Operation CALUMET

Operation CALUMET is Canada's participation in the Multinational Force and Observers (MFO), an independent peacekeeping operation in the Sinai Peninsula. Canada has maintained a contingent in the MFO since September 1, 1985.

Task Force El Gorah

Task Force El Gorah consists of approximately 70 Canadian Armed Forces personnel based in South Camp and Forward Operating Base North of the MFO, in Egypt. Led by a Colonel or Captain (Navy), who serves as the mission’s Chief Liaison Officer, the Canadian contingent provides the MFO with some of the more influential members of its headquarters staff, including the Senior Staff Officer Air Operations and the Force Sergeant Major.

The Canadian group further includes experts in fields such as logistics, engineering and training, and a flight-following unit. The flight-following service involves receiving regular position reports from MFO aircraft, issuing traffic advisories and weather reports, and transmitting flight plans. The MFO's observer group uses helicopters and small fixed-wing aircraft for extensive travel through the mission area, so the Canadian flight-followers provide mission-critical support.

Since March 2015, the Canadian contingent includes Military Police officers, who conduct police and security duties in the North and South camps of the multinational peacekeeping force. These duties include traffic control, patrols, investigations, inspections, and searches. They are also responsible for crime prevention programs and general security within the North and South camps.

Mission context

Multinational Force and Observers

The mission of the MFO is to:

  • supervise the implementation of the security provisions of the Egyptian-Israeli Peace Treaty; and
  • employ its best efforts to prevent any violation of the Egyptian-Israeli Peace Treaty.

Operating under the slogan  “Observe, Report, Verify”, the MFO employs a large contingent of civilian observers working throughout the Sinai Peninsula, and about 1300 troops from 12 nations who patrol the zone closest to the Egyptian-Israeli border.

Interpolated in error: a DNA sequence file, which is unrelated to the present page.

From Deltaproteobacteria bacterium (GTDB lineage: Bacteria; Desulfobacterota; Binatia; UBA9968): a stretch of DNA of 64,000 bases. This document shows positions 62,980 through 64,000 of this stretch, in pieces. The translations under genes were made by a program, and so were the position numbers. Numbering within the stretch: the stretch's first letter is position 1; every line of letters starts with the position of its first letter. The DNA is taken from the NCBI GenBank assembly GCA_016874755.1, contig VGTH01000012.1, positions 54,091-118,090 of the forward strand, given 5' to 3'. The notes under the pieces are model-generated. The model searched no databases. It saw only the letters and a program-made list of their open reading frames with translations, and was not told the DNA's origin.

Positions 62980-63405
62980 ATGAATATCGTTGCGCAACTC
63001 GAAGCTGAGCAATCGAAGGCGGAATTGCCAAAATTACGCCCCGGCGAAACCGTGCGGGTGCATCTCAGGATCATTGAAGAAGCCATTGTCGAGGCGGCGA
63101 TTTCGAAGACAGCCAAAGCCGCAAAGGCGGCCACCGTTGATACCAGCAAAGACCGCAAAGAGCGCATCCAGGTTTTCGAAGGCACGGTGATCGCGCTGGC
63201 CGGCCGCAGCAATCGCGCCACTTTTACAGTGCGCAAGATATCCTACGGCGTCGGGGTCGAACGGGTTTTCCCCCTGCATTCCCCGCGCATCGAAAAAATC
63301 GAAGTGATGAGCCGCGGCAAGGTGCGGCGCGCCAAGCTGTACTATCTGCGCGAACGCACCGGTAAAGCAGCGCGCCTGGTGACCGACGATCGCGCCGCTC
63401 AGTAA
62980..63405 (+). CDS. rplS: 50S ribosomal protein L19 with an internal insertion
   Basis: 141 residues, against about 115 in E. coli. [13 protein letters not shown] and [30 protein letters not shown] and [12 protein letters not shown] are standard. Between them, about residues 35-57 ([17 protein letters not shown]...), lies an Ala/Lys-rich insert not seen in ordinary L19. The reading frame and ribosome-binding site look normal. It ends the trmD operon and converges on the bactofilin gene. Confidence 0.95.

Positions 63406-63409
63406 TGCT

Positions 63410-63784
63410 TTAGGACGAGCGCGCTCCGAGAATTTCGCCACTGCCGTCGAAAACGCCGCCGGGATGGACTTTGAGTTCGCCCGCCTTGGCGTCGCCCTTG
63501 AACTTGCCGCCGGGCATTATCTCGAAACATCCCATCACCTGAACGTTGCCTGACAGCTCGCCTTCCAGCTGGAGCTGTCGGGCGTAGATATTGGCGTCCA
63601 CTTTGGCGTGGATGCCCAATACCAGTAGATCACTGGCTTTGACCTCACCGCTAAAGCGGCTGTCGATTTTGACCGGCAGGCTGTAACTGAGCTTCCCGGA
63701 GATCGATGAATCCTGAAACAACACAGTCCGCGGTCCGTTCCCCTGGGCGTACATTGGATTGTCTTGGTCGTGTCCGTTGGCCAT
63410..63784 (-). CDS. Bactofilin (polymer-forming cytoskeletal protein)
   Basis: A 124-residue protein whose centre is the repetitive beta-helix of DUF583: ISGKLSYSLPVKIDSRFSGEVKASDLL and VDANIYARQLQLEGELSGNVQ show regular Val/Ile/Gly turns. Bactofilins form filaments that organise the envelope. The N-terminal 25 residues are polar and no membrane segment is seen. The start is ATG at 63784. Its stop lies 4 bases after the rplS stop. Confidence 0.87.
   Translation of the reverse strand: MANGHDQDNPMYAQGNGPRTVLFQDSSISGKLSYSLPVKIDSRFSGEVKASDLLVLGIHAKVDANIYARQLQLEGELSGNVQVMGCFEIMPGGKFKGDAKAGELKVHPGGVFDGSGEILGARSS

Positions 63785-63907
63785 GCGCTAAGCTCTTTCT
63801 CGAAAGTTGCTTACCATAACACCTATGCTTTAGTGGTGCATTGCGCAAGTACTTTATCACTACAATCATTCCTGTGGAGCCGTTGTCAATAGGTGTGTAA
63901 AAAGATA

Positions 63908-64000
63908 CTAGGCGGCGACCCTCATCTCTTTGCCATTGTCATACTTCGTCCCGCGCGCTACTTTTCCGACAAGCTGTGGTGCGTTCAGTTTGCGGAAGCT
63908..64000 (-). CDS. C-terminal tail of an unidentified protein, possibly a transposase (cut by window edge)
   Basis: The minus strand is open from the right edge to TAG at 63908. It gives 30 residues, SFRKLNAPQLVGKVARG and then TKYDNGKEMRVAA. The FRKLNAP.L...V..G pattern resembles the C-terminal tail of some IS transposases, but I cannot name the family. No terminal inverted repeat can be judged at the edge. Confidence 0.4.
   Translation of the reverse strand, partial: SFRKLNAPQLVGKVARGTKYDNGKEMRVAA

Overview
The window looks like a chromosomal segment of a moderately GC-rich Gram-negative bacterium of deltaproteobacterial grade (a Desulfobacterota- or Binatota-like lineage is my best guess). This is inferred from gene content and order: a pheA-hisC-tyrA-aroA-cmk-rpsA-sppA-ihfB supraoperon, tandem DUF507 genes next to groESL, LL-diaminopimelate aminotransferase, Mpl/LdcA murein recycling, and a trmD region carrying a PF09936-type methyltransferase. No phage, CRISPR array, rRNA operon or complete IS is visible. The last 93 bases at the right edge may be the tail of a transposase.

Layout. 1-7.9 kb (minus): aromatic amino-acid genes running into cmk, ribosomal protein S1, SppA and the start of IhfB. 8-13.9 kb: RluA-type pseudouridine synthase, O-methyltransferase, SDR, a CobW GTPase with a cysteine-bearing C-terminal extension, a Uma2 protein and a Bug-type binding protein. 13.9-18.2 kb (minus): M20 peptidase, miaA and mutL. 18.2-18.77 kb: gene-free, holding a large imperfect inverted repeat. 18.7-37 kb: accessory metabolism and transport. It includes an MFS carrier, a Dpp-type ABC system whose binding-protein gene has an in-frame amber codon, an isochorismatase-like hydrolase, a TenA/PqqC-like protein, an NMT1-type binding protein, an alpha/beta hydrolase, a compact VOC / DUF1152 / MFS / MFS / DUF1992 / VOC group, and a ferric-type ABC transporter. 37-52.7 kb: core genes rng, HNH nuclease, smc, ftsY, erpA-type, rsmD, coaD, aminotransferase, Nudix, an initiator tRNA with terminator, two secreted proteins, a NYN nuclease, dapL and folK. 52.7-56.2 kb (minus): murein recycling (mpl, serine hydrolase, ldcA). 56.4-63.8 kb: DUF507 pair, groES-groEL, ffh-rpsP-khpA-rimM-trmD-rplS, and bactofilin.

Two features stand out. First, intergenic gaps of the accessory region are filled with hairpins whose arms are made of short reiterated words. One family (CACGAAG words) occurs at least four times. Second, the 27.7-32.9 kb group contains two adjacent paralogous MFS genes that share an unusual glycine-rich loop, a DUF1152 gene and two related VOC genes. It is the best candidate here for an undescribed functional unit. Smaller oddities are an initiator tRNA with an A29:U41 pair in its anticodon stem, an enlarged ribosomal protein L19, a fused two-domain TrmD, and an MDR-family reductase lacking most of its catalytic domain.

Canadian participation

Canada’s involvement in the MFO began on June 28, 1985, with the agreement to take over the duties of a helicopter unit from Australia and New Zealand. The first rotation of the Canadian Contingent MFO, formed in September 1985, comprised 140 Royal Canadian Air Force personnel and nine CH-135 Twin Huey tactical helicopters from the squadrons of 10 Tactical Air Group, a formation headquartered at CFB St-Hubert, Quebec. Deployments began in February 1986, and the Canadian Rotary Wing Aviation Unit (RWAU) stood up at El Gorah on March 31, 1986.

As well as helicopter operations in support of observer inspections and verifications, the activities of MFO infantry battalions, and other tasks such as medical evacuations and unit training, the Canadian RWAU was responsible for operating the MFO’s air traffic control system.

The Canadian RWAU was withdrawn in March 1990, when the United States assumed the responsibility of delivering aviation support to the MFO. Since then, Canadian participation in the MFO has focused on flight-following, and the provision of staff expertise. On March 23, 2015, Canada assumed responsibility for policing services for MFO personnel for four years.

Egyptian-Israeli Peace Treaty

The MFO has its roots in the September 1978 meetings at Camp David, near Washington D.C., where President Anwar El Sadat of Egypt and Prime Minister Menachem Begin of Israel conducted peace talks with the assistance of U.S. President Jimmy Carter. The meetings at Camp David produced two framework documents, known as the Camp David Accords, that led directly to the Egyptian-Israeli Peace Treaty signed in Washington on March 26, 1979.

The Egyptian-Israeli Peace Treaty has the following primary terms:

  • formal recognition of each nation by the other;
  • the cessation of the state of war that had existed since the 1948 Arab-Israeli War;
  • the complete withdrawal by Israel of its armed forces and civilians from the areas of the Sinai Peninsula that Israel had captured during the Six-Day War of 1967;
  • free passage for Israeli vessels through the Suez Canal; and
  • recognition of the Strait of Tiran, the Gulf of Aqaba and the Taba-Rafah Straits as international waterways.

On July 24, 1979, the Secretary-General of the United Nations formally acknowledged the refusal of the U.N. Security Council to extend the mandate of the second United Nations Emergency Force or to authorize a new peacekeeping force for the Sinai Peninsula. Consequently, Egypt and Israel began a co-operative effort — again assisted by the United States — to develop an alternative peacekeeping solution for the region defined under Annex I of the Egyptian-Israeli Peace Treaty, the  “Protocol Concerning Israel Withdrawal and Security Arrangements.” After prolonged negotiations to establish terms of reference that protect the sovereignty of both parties to the treaty, the MFO stood up at El Gorah and Sharm-el-Sheikh on August 3, 1981.

External Links

Government of Canada

International missions

Pertinent documents

Flickr Image Gallery

Date modified: